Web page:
Our team has delivered the Train the Trainer course many times in different (departmental) settings, but this application was different because course participants had an unusually wide range of knowledge and experience in their subject area – conflict management. We needed to design a Train the Trainer course designed specifically to develop participant capacity to deliver the Level 1 (Introductory) and Level 2 (Advanced) Conflict Management programs. Two (one French and one English) week long residential courses were run simultaneously.
This course was designed and developed specifically for science-based professionals who are required to address the public and industry associations. The three-day course provides detailed insights into important concepts such as: presenter as leader, influencing attitudes and behaviour, creating rapport and developing a personal presentation style. Participants make six individual presentations, including a recorded 20-minute formal presentation. Participants also receive and learn to use planning and design templates based upon the presentation lifecycle, including evaluation and follow-p for continuous improvement.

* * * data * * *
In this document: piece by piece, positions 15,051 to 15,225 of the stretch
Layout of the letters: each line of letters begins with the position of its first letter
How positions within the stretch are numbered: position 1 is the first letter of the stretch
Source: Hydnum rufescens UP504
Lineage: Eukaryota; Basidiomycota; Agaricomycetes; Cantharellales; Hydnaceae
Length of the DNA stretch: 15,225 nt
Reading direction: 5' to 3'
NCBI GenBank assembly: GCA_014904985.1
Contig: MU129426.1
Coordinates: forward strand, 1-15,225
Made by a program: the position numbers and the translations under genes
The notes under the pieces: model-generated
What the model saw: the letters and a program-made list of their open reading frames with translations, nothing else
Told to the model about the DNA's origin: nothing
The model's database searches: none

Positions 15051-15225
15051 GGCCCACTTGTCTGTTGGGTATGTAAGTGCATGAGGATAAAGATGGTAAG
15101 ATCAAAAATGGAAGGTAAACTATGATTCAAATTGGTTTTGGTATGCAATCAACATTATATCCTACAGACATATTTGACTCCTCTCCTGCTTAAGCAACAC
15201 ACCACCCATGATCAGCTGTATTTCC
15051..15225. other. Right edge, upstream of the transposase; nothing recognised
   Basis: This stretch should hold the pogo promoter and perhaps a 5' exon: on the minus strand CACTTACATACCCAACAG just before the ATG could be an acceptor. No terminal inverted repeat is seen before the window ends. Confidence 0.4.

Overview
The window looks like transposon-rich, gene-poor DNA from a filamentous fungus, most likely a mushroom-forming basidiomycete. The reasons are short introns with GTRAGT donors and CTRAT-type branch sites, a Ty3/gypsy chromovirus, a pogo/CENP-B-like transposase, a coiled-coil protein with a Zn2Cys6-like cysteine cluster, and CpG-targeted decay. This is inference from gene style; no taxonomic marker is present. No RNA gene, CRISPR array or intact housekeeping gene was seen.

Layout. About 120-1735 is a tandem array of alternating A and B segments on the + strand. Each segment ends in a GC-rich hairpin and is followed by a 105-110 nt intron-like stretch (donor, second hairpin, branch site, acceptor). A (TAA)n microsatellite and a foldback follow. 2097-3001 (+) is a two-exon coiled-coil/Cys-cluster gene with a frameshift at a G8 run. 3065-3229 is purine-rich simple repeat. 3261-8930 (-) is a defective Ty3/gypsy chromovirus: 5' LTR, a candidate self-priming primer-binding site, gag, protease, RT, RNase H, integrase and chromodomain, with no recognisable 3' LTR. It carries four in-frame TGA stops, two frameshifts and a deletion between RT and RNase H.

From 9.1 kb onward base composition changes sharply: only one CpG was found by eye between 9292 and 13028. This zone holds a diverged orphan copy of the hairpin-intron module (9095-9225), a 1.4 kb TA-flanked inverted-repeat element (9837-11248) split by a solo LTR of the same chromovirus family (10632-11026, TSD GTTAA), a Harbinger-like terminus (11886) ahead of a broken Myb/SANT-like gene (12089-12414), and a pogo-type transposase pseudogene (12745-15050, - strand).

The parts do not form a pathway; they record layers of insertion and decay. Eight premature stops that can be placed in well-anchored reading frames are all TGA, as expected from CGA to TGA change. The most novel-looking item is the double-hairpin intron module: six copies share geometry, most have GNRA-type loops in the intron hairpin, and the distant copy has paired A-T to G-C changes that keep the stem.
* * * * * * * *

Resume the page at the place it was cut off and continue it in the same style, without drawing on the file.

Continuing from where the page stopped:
As part of a joint venture with EPS (Montreal), D&A helped to develop an Office of Energy Efficiency (OEE) workshop aimed at assisting companies to structure financial deals for energy efficiency capital works. In the fall of 2006, this one-day workshop will become the fourth in the OEE series. Our role was to work with subject matter experts to undertake a needs analysis, design and help develop workshop materials, and run two four-day train the trainer courses (French / English).